Outside of qualifying for the CWL Pro League, UYU has not done much of note through the Black Ops 4 season. Bringing in veteran players such as Saints and Classic might be the move they needed heading into the CWL Championship. This is evident by their performance at the previously mentioned Playoffs Play-In tournament. UYU is quietly flying under the radar in a pool that they could very well advance out of. LG is most definitely the favorite, but UYU is a team of consummate professionals who are capable of giving LG a run for their money.
Our first amateur team and the third seed in Pool E is Team Singularity. Hailing primarily from England is the roster of Jed “Detain” Mulcahy, Jamie “Insight” Craven, Luke “Bidz” Biddle, Kian “Keza” Bonsor and Tobias “CleanX” Juul Jønsson. This organization has seen minimal team change after the CWL Las Vegas Open. The core squad of Detain, Insight, Bidz and Keza have remained on the Team Singularity roster for the duration of this season.
At the CWL Fort Worth Open, Singularity finished T12 and followed that up with a T8 at the CWL London Open. The balance of Team Singularity’s season has been spent playing Gamebattles tournaments. Their most recent LAN performance took place at the CWL Amateur Finals. It was here that Team Singularity secured a spot at the CWL Championship. After losing early in winners, their path led them through the losers bracket. It was in losers bracket where Singularity made all of their noise. The team rattled off four straight series wins, which ultimately landed them in a tie for sixth place. Singularity finally lost to Mazer Gaming in a close 3-2 series but accomplished what they set out to do. Keep an eye on this European team as they have teamed together for quite some time and have ample LAN experience.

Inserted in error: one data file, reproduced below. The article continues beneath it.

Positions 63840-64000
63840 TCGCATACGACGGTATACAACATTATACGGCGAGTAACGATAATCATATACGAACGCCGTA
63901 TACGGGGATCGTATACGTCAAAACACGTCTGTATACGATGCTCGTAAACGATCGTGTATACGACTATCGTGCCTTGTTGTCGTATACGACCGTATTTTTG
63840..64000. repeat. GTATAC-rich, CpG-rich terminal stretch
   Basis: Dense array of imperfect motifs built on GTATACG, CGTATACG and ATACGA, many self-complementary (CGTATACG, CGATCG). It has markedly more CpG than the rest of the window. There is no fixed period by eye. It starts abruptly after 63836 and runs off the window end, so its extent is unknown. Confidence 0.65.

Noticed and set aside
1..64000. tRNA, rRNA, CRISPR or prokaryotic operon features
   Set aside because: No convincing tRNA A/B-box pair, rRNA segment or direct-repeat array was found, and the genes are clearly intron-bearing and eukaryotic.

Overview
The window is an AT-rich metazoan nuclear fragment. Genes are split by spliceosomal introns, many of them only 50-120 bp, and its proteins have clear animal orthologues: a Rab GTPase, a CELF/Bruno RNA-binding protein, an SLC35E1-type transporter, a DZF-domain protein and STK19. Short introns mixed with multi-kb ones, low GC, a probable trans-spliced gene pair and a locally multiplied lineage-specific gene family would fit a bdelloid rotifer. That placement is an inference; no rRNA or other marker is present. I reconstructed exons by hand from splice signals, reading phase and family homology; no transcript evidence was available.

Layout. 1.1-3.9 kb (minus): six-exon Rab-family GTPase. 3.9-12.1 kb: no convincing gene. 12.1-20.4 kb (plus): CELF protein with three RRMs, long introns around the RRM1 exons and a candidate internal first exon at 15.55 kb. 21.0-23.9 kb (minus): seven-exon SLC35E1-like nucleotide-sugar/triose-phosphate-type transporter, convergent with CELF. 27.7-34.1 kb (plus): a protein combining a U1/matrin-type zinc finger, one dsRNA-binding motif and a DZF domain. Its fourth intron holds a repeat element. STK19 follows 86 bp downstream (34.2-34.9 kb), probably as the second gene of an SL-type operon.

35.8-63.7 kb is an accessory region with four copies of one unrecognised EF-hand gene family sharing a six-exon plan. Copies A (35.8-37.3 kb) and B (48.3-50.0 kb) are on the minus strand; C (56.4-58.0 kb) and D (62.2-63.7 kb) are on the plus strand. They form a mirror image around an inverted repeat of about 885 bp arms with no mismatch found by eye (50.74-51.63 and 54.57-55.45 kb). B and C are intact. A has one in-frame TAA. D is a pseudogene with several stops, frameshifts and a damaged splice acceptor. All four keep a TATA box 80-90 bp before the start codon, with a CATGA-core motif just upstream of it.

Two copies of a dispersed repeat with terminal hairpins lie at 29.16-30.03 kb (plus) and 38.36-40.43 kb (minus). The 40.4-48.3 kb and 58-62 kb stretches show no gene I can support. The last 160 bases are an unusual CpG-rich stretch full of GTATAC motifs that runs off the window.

Rounding out Pool E is an amateur team by the name of Vanity. This team competed at the CWL Amateur Finals under eXcaliber or eXc for short. Their qualified CWL Championship roster contains Vincent “Reaper” LiCausi, Dylan “Deelo” Lowry, Joseph “Owakening” Conley, Landon “Landxnn” Hensarling and Phillip “Willett” Willet. This roster’s only event prior to the amateur finals was a T48 at the CWL Anaheim Open.
The team now known as Vanity participated in the CWL Amateur Finals to see if they could qualify for the CWL Championship. This proved to be a wise decision as Vanity went on to place T12. All the team would need was two series wins to punch their ticket to CWL Champs. It is a tall order for Vanity to square up against two of the upper echelon professional teams. UYU and LG will prove to be tough tests for any amateur team should they match up at the CWL Championship.
Keeping up with the trend over the last two breakdowns, the professional teams remain as the favorites. There are not many amateur teams that can go toe-to-toe with the professional teams. Amateur teams need to recognize this opportunity as their chance to showcase what they are capable of. Franchising is happening next year in professional Call of Duty. The window for hopeful amateurs to become professional is rapidly closing. Team Singularity and Vanity are just two among the sixteen that needs to utilize what could be their final shot at competitive Call of Duty supremacy. Needless to say, LG and UYU know exactly what they need to do to advance and play in the Knockout Stage.
Featured image via Call of Duty.